The engine of the car that carried the three men and one woman died as it reached the perimeter of the UFO landing site. The car stopped at the end of dirt track bleeding off an unfinished highway. Beyond the track was a field of knee high yellow grass and beyond the field was a black forest.

The Greek colonel disguised in civilian clothes leaned forward from the back seat and passed Easter half a gram of cocaine wrapped in a small piece of newspaper.

‘We must press on regardless,’ said the Greek.

‘Of course that’s what we are doing, you stupid man,’ said Klaire. Blood dripped from her nose through her slight black moustache. She rubbed her left index finger around her mouth like a toothbrush. She removed it with a sucking noise. ‘We’re going to press on. All this time and we’re nearly there. The pilot’s heart … .’

Easter had the map open on his lap. He tipped lumpy cocaine out onto the dashboard and chopped it into four lines with a pen knife.

‘I don’t know about this,’ said Peter. ‘My heart …’

‘We won’t get through the field without it,’ said Easter. ‘It could end us’. He snorted two lines sequentially through a paper straw. Scoured nostrils, sharpened buzz, that fucking evil taste. That distant low hum of a refrigerator late at night when everything else is quiet.

‘Do it’. He passed Peter the straw.

Borders and Forests

The men’s mouths flooded with saliva moving through the grass field and they spat into the grass every few metres. Klaire was unaffected and talked about her mother, her daughter, the importance of what they were doing, her mother. They reached the forest unharmed.

Peter had a leather knapsack on his back. Easter carried a mechanical compass and the yearbook. He had the wrap of cocaine in his pocket. The Greek was unhappy leaving his gun in the car. He knew it would not work in the forest but felt unsafe without it.

It was early afternoon. The light was dim. The trees were deformed, with wooden tentacle roots sprouting back out of the ground and wrapping round other trunks. They had to go back and forth looking for ways through. Every tree, branch, leaf, and plant was black. The floor was a mass of dead brown leaves.

‘I want some more coke’, said Klaire.

‘We may still need it,’ said Easter.

‘Do you have any Peter?’

‘No Klaire’.

‘Do you have any, Captain?’

No life in the forest. Nothing walked or crippled, crawled.

‘I have told you this before Miss Klaire, I have no more left,’ said the Greek. ‘Look for yourself’. He gave her a folded piece of paper.

‘There’s some here,’ she said.

‘No woman. It is empty’.

‘Look. There’s loads of the stuff’. She snorted something off her finger.

Easter looked at the map. ‘Head in this direction,’ he said. ‘There’s a clearing’.

‘This isn’t coke,’ said Klaire, yellow mucus streaming from her nose. ‘What is that? It’s horrific’.

‘It was empty,’ said the Greek.

‘Have it back. My God, that’s foul. I feel ill’.

‘I told you it was empty’.


They found the remains of those who had gone before in a clearing. Two skeletons in rotten clothing lay in shadows at opposite ends. Both had their skulls smashed in with a stone.

‘Unbelievable,’ said Klaire.

‘We must maintain discipline,’ said the Greek.

Easter opened a calfskin backpack by the first skeleton. It was full of bank notes. He turned away from the others and pulled out a handful. The notes were smudged red and green, Cyrillic and Georgian script, worthless currency from non-existent places. Their reverse sides were blank. He shoved them back into the pack and dropped it on the forest floor.

‘Look at this,’ said the Greek. Easter turned and the Greek aimed a small pistol at him. The Greek pulled the trigger. The pistol made a popping noise.

‘It’s a toy,’ said the Greek and dropped it. ‘They brought a toy with them’.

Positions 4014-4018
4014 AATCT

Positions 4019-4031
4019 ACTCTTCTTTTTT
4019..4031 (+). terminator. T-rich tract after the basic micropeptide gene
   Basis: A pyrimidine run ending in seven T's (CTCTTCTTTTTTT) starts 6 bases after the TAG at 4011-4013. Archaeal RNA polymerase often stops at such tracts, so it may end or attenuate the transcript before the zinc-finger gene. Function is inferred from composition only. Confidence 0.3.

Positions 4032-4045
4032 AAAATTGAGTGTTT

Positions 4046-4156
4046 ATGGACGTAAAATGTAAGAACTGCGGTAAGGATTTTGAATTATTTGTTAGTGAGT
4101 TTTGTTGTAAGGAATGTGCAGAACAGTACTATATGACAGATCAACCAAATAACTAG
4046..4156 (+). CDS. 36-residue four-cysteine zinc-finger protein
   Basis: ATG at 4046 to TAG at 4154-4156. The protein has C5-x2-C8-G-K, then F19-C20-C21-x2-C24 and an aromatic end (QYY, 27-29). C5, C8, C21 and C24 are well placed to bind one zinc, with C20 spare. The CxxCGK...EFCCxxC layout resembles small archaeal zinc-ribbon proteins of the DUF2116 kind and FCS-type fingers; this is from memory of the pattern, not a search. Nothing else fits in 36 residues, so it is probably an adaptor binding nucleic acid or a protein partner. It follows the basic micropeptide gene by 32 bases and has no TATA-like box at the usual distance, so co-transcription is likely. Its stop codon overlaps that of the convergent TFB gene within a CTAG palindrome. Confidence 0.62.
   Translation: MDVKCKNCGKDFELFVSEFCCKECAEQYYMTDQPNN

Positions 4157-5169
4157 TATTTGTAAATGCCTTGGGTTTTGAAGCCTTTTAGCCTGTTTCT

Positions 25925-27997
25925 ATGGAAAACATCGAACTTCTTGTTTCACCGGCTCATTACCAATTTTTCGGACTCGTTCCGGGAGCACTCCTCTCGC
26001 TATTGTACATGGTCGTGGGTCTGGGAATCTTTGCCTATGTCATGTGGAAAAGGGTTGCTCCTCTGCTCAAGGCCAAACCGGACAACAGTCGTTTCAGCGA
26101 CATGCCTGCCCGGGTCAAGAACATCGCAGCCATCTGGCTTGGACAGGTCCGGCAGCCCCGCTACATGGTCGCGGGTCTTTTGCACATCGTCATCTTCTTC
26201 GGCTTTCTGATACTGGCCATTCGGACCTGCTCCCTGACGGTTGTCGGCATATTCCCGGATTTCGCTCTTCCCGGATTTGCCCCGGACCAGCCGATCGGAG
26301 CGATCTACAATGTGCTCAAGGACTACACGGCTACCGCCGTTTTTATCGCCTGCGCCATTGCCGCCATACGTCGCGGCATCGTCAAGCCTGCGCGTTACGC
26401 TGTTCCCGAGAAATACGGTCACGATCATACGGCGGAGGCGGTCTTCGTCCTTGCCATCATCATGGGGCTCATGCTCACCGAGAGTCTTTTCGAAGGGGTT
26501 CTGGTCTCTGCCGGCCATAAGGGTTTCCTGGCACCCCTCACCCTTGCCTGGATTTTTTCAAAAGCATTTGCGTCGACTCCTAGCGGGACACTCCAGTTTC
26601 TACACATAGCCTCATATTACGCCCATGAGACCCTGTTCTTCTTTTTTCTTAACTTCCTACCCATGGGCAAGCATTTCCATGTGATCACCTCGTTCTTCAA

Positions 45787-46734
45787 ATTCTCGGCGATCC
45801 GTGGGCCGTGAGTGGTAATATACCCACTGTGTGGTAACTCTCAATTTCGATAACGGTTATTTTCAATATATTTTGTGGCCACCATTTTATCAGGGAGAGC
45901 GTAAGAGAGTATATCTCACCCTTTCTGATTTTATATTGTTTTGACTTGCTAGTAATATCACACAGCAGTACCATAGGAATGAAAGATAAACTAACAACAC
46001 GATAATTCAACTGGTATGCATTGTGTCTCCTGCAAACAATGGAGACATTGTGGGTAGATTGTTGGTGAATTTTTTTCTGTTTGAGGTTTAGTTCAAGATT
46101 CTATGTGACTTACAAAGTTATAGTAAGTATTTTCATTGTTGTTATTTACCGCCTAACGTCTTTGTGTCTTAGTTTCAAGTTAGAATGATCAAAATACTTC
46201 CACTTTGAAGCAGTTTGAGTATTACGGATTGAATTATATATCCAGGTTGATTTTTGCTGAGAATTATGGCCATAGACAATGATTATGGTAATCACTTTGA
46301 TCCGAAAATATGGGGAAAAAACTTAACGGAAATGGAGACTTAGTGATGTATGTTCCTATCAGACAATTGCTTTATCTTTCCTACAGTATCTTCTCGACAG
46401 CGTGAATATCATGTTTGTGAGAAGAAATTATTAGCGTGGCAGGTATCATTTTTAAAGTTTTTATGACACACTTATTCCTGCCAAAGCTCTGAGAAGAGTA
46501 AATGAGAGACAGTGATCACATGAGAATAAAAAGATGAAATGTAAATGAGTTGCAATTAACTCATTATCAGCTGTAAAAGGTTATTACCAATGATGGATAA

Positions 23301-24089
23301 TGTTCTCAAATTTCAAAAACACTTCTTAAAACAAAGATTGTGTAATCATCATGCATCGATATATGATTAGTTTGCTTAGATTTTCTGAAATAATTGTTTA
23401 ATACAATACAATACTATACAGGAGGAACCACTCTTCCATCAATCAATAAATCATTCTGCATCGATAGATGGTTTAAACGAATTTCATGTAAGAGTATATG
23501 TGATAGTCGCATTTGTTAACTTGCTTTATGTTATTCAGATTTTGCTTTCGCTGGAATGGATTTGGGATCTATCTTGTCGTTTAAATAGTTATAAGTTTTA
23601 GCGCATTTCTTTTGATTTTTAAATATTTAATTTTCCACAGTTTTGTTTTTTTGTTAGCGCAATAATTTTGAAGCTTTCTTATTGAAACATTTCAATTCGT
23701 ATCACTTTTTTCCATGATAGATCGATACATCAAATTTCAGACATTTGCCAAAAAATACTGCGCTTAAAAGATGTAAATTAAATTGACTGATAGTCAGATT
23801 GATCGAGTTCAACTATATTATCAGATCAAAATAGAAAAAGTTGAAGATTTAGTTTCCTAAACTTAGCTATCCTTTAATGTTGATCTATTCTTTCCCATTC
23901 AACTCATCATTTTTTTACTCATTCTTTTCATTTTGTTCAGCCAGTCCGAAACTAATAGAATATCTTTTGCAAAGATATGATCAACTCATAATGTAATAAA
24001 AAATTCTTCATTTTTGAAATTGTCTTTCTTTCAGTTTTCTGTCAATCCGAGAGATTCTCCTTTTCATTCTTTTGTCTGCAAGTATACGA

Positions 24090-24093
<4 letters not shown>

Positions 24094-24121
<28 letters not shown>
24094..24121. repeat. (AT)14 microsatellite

Internalised Worldview

‘I can’t believe he did that to you,’ said Klaire into Easter’s right ear as they walked through the forest. The Greek walked ahead of them on a rough path made by something heavy being dragged here a long time ago.

Peter lagged behind, distracted by something deep in the forest.

‘I mean I really can’t. It’s absolutely shocking. He didn’t know it wasn’t loaded. You could have been hurt’.

Easter watched the compass needle spin. ‘It’s this way,’ he said.

In a smaller clearing they found a barn marked on the map as Assembly Point B. A low humming came from the building and the compass needle spun in its dish as they approached.

‘Is it safe?’ asked the Greek. ‘My teeth … .’

‘It’s safe,’ said Peter. ‘I think I know what’s in there’.

He marched ahead and walked around the back of the barn. Easter, Klaire and the Greek watched for two minutes.

‘Fool,’ said the Greek. ‘He won’t be coming back’.

‘Come on,’ said Easter. ‘We have to go through here’.

The other two moved forward.

‘Jesus,’ said Klaire.

‘What?’ said the Greek. ‘What is that?’

‘Come on,’ said Easter. ‘We have to go through here.’

The pair started forward.

At the back of the barn was a doorway. The humming noise was louder. Easter waved the Greek and Klaire in ahead of him. The inside walls were plated with irregular pieces of aluminum and someone had spray-painted the word ‘Uwaga’ in black on one wall. In the centre of the barn growing from the damp black soil was a tree like a frozen fountain of gold. Fruits hung from its branches: all orange, green, and black like the carapace of a scarab beetle. Klaire stood in front of the tree.

‘Tasty fruit,’ she said quietly.

‘No,’ said the Greek. ‘Do not do that’.

‘It won’t hurt her,’ said Peter. He stepped out from behind the tree, one arm guiding a naked figure whose body and head were covered with glistening vaginal and anal orifices. The figure’s eyes were milky white and it could see very little.

‘This is my wife,’ Peter said.

‘Jesus Christ,’ said the Greek. ‘Jesus Christ’.

‘What happened Peter?’ asked Easter. ‘What have you done?’

‘This is my wife’.

‘What happened Peter?’

‘She was waiting here for me. It was meant to be.’

Klaire plucked a fruit and bit into it.

‘This was waiting in the barn? Does it speak?’ asked Easter. ‘Does it know where the pilot’s heart is?’

‘It is a she,’ said Peter. ‘This is my wife.’

Easter brushed his fringe away from his eyes. ‘I understand Peter. I understand. She’s your wife. But does she know where the pilot’s heart is?’

Klaire gave a low moan. Her back was to them.